When some managers look at executive education programs, they might get a sense of sticker shock. And it's not hard to see why: for the cost of many short open-enrollment programs, you could instead take a nice, long luxury vacation. A general management program at an elite business school might cost as much as a brand new Lexus.
Ideally, a potential executive education participant can get their employer to cover some or all of the expense. But in today's era of squeezed budgets, some participants are finding that their companies simply aren't willing to fund employee training and development as extensively as they used to.
So, how do you convince your employer to help fund your executive education?
For somebody who works in a company where other employees have previously used executive education, there might already be professional development funds or other forms of support ready to be utilized.
It also might pay to ask around, to see how others have done it in the past. According to Kate Anderson, the director of marketing and enrollment for executive education at MIT Sloan, “if someone mentions to us that they are having trouble getting their organization to cover the costs, I often look for past participants from the inquirer’s organization, and see if they might be willing to connect with the person and advise them on how they managed it when they attended a program.”
But those who work at companies where executive education is a new concept might have a harder time. According to Nick Barniville, the director of degree programs at the Germany-based ESMT European School of Management and Technology, “there are some companies where there is absolutely no structure,” for supporting executive executive education, “and the person has to create the enthusiasm for the project within their own company from scratch.”
“It's often a harder sell, because there is no precedent,” says Barniville.
For people in this position, Barniville suggests pitching the idea to the employer or the company's human resource department in the terms of a business case study. This helps demonstrate to the employer – in their own language – just how valuable the education will be.
“We really encourage people to develop a pithy argument that's short, and presents the benefits of the investment,” he says. “It's basically a cost-benefit analysis that they should be able to present to their company.”
Rudolf Repgen, executive director of IESE's executive education programs in Germany, would agree. He says that “it is mostly about explaining the value proposition,” which is that, “there are clear components that can help participants develop as leaders, and which can make their companies more competitive.”
For example, Repgen says that somebody who pursues a course in finance will come away with tools and techniques that can immediately save his company money. And this can directly translate into bottom-line impact.
“The program can be paid off in the first week,” says Repgen, “because you are learning cost-saving methods in the first week of the program.”
And in some cases, there are external funding sources that executive education participants can explore. According to MIT Sloan's Anderson, “some participants, particularly in nonprofit organizations, obtain third-party funding such as a grant or scholarship.”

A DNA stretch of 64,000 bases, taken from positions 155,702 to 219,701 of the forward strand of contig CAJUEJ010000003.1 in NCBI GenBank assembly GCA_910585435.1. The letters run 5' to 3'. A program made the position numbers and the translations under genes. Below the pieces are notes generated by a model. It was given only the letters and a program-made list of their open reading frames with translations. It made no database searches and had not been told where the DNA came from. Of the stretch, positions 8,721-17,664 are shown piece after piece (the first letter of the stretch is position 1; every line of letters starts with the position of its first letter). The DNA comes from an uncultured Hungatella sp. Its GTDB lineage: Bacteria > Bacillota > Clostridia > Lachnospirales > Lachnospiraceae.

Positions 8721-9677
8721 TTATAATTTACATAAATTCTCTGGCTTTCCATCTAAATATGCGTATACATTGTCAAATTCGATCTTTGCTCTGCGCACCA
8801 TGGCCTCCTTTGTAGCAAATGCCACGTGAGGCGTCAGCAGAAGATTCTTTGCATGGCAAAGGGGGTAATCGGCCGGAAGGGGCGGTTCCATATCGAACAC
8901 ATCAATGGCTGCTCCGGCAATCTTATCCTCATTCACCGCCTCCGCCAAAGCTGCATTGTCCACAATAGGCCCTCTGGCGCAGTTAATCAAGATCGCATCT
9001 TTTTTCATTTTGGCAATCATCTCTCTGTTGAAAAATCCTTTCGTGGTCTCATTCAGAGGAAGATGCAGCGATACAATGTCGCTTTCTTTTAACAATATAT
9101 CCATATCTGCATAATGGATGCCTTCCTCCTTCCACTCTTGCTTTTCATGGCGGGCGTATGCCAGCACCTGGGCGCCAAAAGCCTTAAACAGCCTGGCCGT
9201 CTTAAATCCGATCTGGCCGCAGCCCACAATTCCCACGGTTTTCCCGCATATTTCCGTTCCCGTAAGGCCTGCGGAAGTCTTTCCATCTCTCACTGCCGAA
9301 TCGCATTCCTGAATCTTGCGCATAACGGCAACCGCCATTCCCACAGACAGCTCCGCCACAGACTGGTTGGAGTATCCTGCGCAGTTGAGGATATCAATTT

Never enough time
But for many executives, the actual cost of the program isn't always the deal-breaker.
“If you talk about people at the top tier” says IESE's Repgen, “it is less of a financial issue for most companies, than a question of time off from work.”
Indeed, high-capacity managers are likely involved in many aspects of a company's day-to-day operations, and might be hard-pressed to find time to sneak away to an executive education course or workshop.
For managers struggling with how to convince their employer to allow them some time off for executive education, Repgen advises pursuing a modular program that's broken up into several sessions, so they don't have to be away from the office for a long period of time all at once.
ESMT's Barniville suggests another approach to negotiate some time off, and to minimize the financial impact of an executive program.
“The candidate can offer as part of the pitch to his or her employer that they would be prepared to sacrifice vacation time,” he says, “or that they would be prepared to pay for some of the expenses,” such as travel costs or hotels.
A fresh mind
Beyond extolling the financial benefits of executive education and negotiating time off, a potential executive education participant might contend that other factors – like exposure to new research and networking possibilities – could help their company in more profound ways. According to Barniville, “there's exposure to top-level research and the latest thinking, and that helps people to make more informed decisions” in their business.
A manager who has been in a single industry or functional area for a long time can try to convince her employer the exposure to new ideas executive education can provide much needed perspective.
According to IESE's Repgen, “if you are working for ten or fifteen years, going in the same direction, by nature you will lose a little bit of the connection to new ideas and other industries,” he says. “Executive education can provide you a fresh mind.”